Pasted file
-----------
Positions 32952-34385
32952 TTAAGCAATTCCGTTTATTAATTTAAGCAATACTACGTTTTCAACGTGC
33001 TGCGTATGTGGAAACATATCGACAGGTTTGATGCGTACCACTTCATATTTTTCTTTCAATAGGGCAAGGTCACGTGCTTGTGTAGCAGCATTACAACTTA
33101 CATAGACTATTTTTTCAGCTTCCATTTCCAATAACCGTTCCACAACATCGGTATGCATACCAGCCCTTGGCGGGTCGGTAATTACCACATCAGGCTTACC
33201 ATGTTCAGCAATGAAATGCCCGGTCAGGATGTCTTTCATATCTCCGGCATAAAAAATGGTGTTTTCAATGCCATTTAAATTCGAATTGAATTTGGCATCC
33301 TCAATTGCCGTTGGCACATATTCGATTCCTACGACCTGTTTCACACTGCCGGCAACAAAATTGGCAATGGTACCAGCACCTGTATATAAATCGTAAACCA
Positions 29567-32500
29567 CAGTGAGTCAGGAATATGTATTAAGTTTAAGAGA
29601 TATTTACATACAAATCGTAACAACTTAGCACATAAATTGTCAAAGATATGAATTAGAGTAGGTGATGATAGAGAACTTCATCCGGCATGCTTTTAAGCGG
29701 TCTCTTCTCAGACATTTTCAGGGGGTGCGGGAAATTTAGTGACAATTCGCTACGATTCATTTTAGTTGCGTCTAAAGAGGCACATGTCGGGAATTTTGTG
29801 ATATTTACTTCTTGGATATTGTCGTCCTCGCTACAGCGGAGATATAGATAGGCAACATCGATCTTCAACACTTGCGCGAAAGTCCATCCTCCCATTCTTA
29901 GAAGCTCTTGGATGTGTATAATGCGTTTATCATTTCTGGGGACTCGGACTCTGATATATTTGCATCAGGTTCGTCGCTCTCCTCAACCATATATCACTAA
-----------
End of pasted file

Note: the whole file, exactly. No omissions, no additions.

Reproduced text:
Positions 32952-34385
32952 TTAAGCAATTCCGTTTATTAATTTAAGCAATACTACGTTTTCAACGTGC
33001 TGCGTATGTGGAAACATATCGACAGGTTTGATGCGTACCACTTCATATTTTTCTTTCAATAGGGCAAGGTCACGTGCTTGTGTAGCAGCATTACAACTTA
33101 CATAGACTATTTTTTCAGCTTCCATTTCCAATAACCGTTCCACAACATCGGTATGCATACCAGCCCTTGGCGGGTCGGTAATTACCACATCAGGCTTACC
33201 ATGTTCAGCAATGAAATGCCCGGTCAGGATGTCTTTCATATCTCCGGCATAAAAAATGGTGTTTTCAATGCCATTTAAATTCGAATTGAATTTGGCATCC
33301 TCAATTGCCGTTGGCACATATTCGATTCCTACGACCTGTTTCACACTGCCGGCAACAAAATTGGCAATGGTACCAGCACCTGTATATAAATCGTAAACCA
Positions 29567-32500
29567 CAGTGAGTCAGGAATATGTATTAAGTTTAAGAGA
29601 TATTTACATACAAATCGTAACAACTTAGCACATAAATTGTCAAAGATATGAATTAGAGTAGGTGATGATAGAGAACTTCATCCGGCATGCTTTTAAGCGG
29701 TCTCTTCTCAGACATTTTCAGGGGGTGCGGGAAATTTAGTGACAATTCGCTACGATTCATTTTAGTTGCGTCTAAAGAGGCACATGTCGGGAATTTTGTG
29801 ATATTTACTTCTTGGATATTGTCGTCCTCGCTACAGCGGAGATATAGATAGGCAACATCGATCTTCAACACTTGCGCGAAAGTCCATCCTCCCATTCTTA
29901 GAAGCTCTTGGATGTGTATAATGCGTTTATCATTTCTGGGGACTCGGACTCTGATATATTTGCATCAGGTTCGTCGCTCTCCTCAACCATATATCACTAA